# Question #16ac1

Dec 8, 2014

The key to understanding this problem is realizing that the volume of each gas is directly proportional to the number of moles of each gas.

When the hydrocarbon undergoes combustion, all of the carbon appears as $C {O}_{2}$ in the products, so in this example we see that the number of carbon atoms in the hydrocarbon must be 2, because the volume of $C {O}_{2}$ is twice that of the original hydrocarbon.

Likewise, all of the hydrogen appears as ${H}_{2} O$ in the products. This means that the volume of ${O}_{2}$ required to carry out the combustion must be greater than the volume of $C {O}_{2}$ produced (because some of the ${O}_{2}$ is needed to produce ${H}_{2} O$).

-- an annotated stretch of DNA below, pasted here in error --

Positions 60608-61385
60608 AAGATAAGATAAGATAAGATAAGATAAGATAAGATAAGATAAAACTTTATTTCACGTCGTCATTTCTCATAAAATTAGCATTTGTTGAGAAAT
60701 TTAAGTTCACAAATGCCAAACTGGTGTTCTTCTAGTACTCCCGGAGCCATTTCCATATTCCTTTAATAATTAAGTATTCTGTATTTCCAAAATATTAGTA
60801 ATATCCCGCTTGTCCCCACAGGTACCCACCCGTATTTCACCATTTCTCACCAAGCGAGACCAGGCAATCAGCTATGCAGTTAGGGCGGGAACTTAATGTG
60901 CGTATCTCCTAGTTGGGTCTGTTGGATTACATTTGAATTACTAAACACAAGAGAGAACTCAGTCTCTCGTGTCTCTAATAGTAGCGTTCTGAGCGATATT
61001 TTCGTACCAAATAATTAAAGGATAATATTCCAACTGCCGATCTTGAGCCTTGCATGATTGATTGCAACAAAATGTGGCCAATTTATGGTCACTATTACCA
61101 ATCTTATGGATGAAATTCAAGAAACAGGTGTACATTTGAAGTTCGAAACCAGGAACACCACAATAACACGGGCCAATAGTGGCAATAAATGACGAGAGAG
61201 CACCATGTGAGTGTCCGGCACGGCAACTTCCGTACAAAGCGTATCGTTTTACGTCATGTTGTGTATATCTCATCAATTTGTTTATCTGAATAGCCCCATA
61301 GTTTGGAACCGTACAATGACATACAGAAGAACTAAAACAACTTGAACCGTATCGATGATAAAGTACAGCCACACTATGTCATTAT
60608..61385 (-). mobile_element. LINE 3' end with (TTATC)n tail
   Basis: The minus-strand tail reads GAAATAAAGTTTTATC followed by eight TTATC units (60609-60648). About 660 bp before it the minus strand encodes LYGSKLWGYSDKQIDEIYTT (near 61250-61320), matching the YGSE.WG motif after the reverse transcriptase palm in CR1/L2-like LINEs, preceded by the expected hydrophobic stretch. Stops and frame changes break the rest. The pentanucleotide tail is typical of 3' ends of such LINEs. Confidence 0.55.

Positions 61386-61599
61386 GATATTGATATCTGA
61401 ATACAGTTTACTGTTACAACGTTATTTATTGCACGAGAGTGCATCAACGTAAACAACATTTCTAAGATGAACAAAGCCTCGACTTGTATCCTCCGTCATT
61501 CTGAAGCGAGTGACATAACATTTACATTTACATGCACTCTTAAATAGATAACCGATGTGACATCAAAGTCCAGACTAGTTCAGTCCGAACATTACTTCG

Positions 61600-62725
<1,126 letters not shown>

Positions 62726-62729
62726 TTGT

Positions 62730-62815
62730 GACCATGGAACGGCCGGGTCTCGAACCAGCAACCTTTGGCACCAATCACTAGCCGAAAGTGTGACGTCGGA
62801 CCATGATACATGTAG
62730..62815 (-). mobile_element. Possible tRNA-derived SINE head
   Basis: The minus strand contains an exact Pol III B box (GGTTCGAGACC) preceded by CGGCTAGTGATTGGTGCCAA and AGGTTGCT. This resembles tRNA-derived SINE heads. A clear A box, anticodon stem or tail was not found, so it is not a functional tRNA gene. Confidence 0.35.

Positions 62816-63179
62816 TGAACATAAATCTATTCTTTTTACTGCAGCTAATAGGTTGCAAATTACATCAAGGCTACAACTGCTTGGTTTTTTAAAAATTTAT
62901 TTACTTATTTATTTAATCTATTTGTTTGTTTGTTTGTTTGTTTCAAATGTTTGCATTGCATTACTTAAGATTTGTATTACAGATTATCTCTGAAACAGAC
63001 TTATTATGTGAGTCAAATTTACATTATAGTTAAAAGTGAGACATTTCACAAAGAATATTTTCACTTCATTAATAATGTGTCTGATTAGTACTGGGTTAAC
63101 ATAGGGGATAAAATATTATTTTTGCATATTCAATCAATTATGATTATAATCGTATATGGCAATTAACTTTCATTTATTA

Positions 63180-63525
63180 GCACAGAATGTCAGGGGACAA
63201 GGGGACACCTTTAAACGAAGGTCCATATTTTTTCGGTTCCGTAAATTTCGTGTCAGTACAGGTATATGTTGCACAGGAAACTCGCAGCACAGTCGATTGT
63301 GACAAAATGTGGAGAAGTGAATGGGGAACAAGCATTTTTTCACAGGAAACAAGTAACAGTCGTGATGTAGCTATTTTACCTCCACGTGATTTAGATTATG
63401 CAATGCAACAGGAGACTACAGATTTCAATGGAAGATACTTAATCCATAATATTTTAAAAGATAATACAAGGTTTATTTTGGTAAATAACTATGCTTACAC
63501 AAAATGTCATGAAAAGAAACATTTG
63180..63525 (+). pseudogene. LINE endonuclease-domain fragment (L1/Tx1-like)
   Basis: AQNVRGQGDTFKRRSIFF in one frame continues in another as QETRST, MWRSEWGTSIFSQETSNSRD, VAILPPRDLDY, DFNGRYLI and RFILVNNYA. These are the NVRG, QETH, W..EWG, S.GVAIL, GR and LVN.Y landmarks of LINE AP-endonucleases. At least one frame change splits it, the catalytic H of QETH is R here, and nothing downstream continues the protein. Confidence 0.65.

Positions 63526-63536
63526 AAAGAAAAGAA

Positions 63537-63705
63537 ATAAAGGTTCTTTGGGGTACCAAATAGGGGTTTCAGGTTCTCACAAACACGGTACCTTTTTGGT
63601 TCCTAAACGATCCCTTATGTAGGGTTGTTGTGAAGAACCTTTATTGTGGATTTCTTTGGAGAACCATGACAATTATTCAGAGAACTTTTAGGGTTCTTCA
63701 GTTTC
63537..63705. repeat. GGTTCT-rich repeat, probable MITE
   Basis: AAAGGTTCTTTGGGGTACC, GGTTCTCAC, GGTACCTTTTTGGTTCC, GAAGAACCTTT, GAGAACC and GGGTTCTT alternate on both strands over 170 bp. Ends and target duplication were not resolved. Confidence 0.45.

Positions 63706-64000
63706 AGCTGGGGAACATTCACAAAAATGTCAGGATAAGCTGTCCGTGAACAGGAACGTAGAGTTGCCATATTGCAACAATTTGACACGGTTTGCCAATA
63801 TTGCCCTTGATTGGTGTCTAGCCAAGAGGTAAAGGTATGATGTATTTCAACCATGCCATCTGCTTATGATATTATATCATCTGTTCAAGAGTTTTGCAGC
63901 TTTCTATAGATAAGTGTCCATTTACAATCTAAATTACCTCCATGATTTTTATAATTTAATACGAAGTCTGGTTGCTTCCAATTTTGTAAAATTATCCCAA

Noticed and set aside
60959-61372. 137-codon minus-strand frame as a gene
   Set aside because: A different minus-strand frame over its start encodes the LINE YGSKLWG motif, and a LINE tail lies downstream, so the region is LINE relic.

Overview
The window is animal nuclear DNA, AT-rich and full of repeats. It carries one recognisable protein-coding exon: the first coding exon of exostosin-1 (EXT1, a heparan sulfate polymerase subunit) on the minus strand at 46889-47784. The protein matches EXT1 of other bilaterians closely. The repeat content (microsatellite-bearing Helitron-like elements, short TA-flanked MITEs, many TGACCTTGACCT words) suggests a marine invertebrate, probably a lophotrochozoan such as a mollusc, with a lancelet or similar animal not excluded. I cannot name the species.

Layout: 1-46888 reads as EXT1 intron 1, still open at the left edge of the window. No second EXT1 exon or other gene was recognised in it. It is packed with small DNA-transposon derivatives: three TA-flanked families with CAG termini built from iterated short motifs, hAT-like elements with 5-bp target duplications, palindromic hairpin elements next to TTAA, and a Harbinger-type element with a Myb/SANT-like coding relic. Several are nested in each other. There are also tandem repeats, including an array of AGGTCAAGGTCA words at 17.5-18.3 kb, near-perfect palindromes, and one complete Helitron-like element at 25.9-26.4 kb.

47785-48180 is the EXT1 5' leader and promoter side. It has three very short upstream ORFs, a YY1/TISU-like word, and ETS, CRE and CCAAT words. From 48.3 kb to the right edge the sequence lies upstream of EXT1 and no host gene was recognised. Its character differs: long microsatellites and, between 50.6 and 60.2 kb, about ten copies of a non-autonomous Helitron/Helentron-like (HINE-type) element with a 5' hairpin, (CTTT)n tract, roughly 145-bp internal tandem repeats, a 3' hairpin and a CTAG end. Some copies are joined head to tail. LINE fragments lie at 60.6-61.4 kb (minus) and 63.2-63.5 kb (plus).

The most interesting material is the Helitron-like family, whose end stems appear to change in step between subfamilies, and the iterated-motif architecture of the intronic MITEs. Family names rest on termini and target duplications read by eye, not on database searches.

In this problem, however, the volume of ${O}_{2}$ consumed (15 $c {m}^{3}$) is less than the volume of $C {O}_{2}$ produced, which cannot be the case if the hydrocarbon is composed only of carbon and hydrogen.

The most likely case is that the data in the problem are incorrect.

The balanced equation for combustion of hydrocarbon ${C}_{x} {H}_{y}$ is

${C}_{x} {H}_{y} + \left(x + \frac{y}{4}\right) {O}_{2} \leftrightarrow x C {O}_{2} + \left(\frac{y}{2}\right) {H}_{2} O$

If the volume of ${O}_{2}$ consumed were actually 35 $c {m}^{3}$, then we would say that because the moles of ${O}_{2}$ consumed is 3.5 times higher than the moles of hydrocarbon produced, and

$3.5 = x + \frac{y}{4}$

We already know that $x = 2$ from the volume of $C {O}_{2}$ produced. Therefore, $y = 6$ and the formula of the hydrocarbon would have been ${C}_{2} {H}_{6}$.